Ischia Dolphin Project

The Pontine and Campanian Archipelago represent a unique opportunity to study cetaceans. Since 1991 the presence of seven different Mediterranean species has been recorded there.

The study area is known for its high pelagic biodiversity. The region has been described as a feeding site for fin whales (Balaenoptera physalus), a feeding and breeding site for striped dolphins (Stenella coeruleoalba), Risso's dolphins (Grampus griseus), bottlenose dolphins (Tursiops truncatus) and sperm whales (Physeter macrocephalus). Finally, the area has been classified as a critical habitat for the Mediterranean common dolphin (Delphinus delphis) in the IUCN Cetacean Action Plan. Occasional sightings of pilot whales (Globicephala melas) are also recorded.
Since 1997, the study has focused on the Cuma Canyon, a deep submarine valley located between the islands of Ischia and Ventotene. Submarine canyons play a critical role in biological events and are often areas of high species diversity because of their oceanographic features.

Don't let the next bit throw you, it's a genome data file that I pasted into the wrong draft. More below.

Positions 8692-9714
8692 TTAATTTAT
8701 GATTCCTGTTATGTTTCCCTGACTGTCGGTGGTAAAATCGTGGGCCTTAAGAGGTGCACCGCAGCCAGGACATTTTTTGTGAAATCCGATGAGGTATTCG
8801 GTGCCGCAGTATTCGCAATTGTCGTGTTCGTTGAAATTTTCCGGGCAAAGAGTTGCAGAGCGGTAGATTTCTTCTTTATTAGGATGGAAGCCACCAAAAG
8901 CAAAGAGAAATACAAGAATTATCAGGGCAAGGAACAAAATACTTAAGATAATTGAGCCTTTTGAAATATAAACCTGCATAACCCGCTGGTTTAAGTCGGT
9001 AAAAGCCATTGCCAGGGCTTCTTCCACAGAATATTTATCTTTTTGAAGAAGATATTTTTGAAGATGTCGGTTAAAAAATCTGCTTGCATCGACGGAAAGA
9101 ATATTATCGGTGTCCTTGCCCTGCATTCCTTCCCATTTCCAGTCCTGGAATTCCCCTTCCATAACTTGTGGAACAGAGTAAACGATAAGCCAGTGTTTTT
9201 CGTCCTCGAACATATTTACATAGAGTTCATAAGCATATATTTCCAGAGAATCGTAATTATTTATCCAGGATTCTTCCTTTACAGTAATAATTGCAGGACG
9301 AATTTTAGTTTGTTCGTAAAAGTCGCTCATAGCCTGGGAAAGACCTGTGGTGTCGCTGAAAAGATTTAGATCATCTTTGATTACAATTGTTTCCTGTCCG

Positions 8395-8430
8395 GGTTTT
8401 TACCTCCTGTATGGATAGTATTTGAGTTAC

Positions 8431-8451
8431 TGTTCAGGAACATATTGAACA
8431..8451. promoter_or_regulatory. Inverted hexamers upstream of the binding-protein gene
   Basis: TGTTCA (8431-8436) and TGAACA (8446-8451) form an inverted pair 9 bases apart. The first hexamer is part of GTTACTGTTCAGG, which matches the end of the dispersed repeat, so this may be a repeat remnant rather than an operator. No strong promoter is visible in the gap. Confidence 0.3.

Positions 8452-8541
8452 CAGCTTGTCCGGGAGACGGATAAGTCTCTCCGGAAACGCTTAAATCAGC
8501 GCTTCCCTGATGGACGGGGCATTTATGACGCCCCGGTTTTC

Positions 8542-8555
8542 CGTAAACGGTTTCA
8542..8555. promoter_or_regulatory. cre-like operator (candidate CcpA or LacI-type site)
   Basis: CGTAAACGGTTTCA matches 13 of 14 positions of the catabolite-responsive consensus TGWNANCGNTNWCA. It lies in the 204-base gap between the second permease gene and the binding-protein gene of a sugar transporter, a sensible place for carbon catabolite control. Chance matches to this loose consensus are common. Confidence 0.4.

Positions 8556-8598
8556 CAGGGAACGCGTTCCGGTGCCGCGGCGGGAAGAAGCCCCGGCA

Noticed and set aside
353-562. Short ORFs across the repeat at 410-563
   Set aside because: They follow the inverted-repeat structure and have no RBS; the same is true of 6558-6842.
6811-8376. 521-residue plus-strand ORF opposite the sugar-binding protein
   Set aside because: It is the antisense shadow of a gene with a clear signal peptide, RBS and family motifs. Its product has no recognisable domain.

Thanks to the data collected with the help of volunteers, in 2008 Oceanomare Delphis succeeded in including part of the canyon of Cuma (Zone D) in the boundaries of the Marine Protected Area "Regno di Nettuno" - islands of Ischia, Procida and Vivara. Zone D of the MPA represents a special protection area dedicated to cetaceans and the critical habitat of Mediterranean common dolphins, classified as endangered in the IUCN Red List.
In October 2016, during the first "Important Marine Mammals Areas (IMMAs) Regional Workshop" for the Mediterranean organized by the International Union for Conservation of Nature (IUCN) Task Force, ODO nominated the waters of Ischia and Ventotene and the Campania and Pontine archipelagos as IMMAs. After one year, both areas were officially recognized as IMMAs in October 2017.

Study Area